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MLK: No Protests over Bombings Planned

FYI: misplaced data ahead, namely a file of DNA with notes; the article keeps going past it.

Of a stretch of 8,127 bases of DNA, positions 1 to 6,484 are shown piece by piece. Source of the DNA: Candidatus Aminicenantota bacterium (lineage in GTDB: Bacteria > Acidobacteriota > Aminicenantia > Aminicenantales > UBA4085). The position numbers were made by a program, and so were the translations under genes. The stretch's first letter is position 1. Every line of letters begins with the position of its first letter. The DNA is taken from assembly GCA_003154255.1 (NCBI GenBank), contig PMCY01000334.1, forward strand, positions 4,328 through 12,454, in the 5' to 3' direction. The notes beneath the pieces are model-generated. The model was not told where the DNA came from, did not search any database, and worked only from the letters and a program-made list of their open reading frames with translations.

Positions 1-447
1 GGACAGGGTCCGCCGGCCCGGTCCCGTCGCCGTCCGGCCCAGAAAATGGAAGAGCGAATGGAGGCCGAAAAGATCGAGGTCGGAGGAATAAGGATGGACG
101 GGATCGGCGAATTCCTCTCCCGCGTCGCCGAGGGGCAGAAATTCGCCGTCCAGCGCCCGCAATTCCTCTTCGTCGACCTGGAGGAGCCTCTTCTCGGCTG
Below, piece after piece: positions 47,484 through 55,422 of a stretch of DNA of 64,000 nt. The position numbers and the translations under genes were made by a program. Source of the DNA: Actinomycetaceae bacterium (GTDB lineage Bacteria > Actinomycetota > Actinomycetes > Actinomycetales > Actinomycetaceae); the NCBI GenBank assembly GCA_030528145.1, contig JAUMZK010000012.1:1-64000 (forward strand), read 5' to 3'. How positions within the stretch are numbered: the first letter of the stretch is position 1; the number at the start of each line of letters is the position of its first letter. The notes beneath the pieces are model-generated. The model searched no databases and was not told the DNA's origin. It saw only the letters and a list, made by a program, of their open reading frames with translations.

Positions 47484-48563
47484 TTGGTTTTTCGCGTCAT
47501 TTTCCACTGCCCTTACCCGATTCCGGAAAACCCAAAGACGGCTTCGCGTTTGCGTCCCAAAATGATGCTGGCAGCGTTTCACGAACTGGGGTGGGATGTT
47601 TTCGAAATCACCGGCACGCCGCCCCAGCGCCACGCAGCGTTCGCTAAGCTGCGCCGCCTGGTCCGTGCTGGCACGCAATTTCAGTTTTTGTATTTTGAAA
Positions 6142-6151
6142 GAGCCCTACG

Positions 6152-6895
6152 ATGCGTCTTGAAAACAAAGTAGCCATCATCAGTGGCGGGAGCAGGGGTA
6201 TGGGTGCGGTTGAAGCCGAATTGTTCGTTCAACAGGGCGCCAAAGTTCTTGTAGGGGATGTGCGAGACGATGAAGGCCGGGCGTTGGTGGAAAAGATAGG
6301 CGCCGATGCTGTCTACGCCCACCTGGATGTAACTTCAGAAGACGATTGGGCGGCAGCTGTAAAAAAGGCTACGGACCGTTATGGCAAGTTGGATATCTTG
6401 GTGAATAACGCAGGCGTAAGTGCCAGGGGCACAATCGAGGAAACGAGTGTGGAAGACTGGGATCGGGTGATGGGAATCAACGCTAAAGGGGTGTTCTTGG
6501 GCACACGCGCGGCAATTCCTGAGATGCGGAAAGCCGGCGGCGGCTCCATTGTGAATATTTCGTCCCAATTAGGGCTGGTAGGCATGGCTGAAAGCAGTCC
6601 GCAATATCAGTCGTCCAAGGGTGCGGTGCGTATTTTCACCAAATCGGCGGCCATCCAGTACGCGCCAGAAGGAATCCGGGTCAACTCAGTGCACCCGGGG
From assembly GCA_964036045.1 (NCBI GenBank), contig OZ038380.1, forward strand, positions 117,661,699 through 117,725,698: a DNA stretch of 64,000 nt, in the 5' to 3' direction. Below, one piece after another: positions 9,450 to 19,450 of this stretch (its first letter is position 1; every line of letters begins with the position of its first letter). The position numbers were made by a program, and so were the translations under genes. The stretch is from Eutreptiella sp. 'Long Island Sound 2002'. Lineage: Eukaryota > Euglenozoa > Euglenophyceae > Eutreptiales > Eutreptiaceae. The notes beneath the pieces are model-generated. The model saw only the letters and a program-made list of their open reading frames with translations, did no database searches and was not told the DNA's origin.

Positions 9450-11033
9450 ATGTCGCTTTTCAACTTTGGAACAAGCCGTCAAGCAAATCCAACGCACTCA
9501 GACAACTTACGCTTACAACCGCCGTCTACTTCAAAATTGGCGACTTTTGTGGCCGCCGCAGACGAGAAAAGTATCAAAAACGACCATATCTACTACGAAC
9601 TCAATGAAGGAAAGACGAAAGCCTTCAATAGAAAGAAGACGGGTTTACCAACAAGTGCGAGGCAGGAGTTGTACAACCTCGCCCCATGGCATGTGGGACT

May 12, 1963 - Dr. Martin Luther King flew to Birmingham, Ala., from Atlanta and announced that Negroes planned no protest demonstrations over last night’s bombings of a Negro motel and the home of Rev. A.D. King (pictured right in his bomb-damaged home), Dr. King’s younger brother. He said he had talked with Attorney General Robert F. Kennedy concerning the President’s statement on sending troops to Alabama. “It does seem that the Government is concerned and is willing to take forthright action,” he said. “I must make it clear that I have not requested Federal troops in Alabama or Birmingham.” Dr. King indicated that Negroes would not renounce the desegregation agreement, which was worked out under prodding from Burke Marshall, chief of the Justice Department’s Civil Rights Division. Mr. Marshall returned to Birmingham tonight. “I do not feel the events of last night nullified the agreement at all,” Dr. King said. “I do not think the bombings were perpetrated or even sanctioned by the majority of the white people in Birmingham.”


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